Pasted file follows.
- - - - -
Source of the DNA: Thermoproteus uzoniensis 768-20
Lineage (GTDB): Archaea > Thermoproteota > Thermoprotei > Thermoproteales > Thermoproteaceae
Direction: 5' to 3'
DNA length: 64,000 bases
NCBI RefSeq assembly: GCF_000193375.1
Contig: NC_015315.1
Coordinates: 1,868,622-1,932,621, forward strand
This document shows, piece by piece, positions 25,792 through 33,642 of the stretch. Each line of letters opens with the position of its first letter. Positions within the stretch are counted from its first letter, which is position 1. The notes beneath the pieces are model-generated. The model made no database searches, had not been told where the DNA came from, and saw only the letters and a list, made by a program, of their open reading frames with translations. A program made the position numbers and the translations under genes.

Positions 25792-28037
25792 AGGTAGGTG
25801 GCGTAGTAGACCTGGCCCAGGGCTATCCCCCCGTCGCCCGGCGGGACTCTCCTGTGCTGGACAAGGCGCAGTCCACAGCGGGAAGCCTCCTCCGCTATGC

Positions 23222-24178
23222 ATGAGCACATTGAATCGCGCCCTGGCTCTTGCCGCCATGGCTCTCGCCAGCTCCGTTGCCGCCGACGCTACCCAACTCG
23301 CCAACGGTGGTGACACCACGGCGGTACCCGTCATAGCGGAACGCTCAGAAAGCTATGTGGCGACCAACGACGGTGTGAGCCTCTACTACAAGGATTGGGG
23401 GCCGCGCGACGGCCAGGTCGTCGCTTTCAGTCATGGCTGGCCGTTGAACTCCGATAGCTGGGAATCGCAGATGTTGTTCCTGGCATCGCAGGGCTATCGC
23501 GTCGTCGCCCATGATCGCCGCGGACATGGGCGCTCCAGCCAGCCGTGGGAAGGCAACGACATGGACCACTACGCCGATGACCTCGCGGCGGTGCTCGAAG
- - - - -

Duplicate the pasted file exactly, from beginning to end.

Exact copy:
Source of the DNA: Thermoproteus uzoniensis 768-20
Lineage (GTDB): Archaea > Thermoproteota > Thermoprotei > Thermoproteales > Thermoproteaceae
Direction: 5' to 3'
DNA length: 64,000 bases
NCBI RefSeq assembly: GCF_000193375.1
Contig: NC_015315.1
Coordinates: 1,868,622-1,932,621, forward strand
This document shows, piece by piece, positions 25,792 through 33,642 of the stretch. Each line of letters opens with the position of its first letter. Positions within the stretch are counted from its first letter, which is position 1. The notes beneath the pieces are model-generated. The model made no database searches, had not been told where the DNA came from, and saw only the letters and a list, made by a program, of their open reading frames with translations. A program made the position numbers and the translations under genes.

Positions 25792-28037
25792 AGGTAGGTG
25801 GCGTAGTAGACCTGGCCCAGGGCTATCCCCCCGTCGCCCGGCGGGACTCTCCTGTGCTGGACAAGGCGCAGTCCACAGCGGGAAGCCTCCTCCGCTATGC

Positions 23222-24178
23222 ATGAGCACATTGAATCGCGCCCTGGCTCTTGCCGCCATGGCTCTCGCCAGCTCCGTTGCCGCCGACGCTACCCAACTCG
23301 CCAACGGTGGTGACACCACGGCGGTACCCGTCATAGCGGAACGCTCAGAAAGCTATGTGGCGACCAACGACGGTGTGAGCCTCTACTACAAGGATTGGGG
23401 GCCGCGCGACGGCCAGGTCGTCGCTTTCAGTCATGGCTGGCCGTTGAACTCCGATAGCTGGGAATCGCAGATGTTGTTCCTGGCATCGCAGGGCTATCGC
23501 GTCGTCGCCCATGATCGCCGCGGACATGGGCGCTCCAGCCAGCCGTGGGAAGGCAACGACATGGACCACTACGCCGATGACCTCGCGGCGGTGCTCGAAG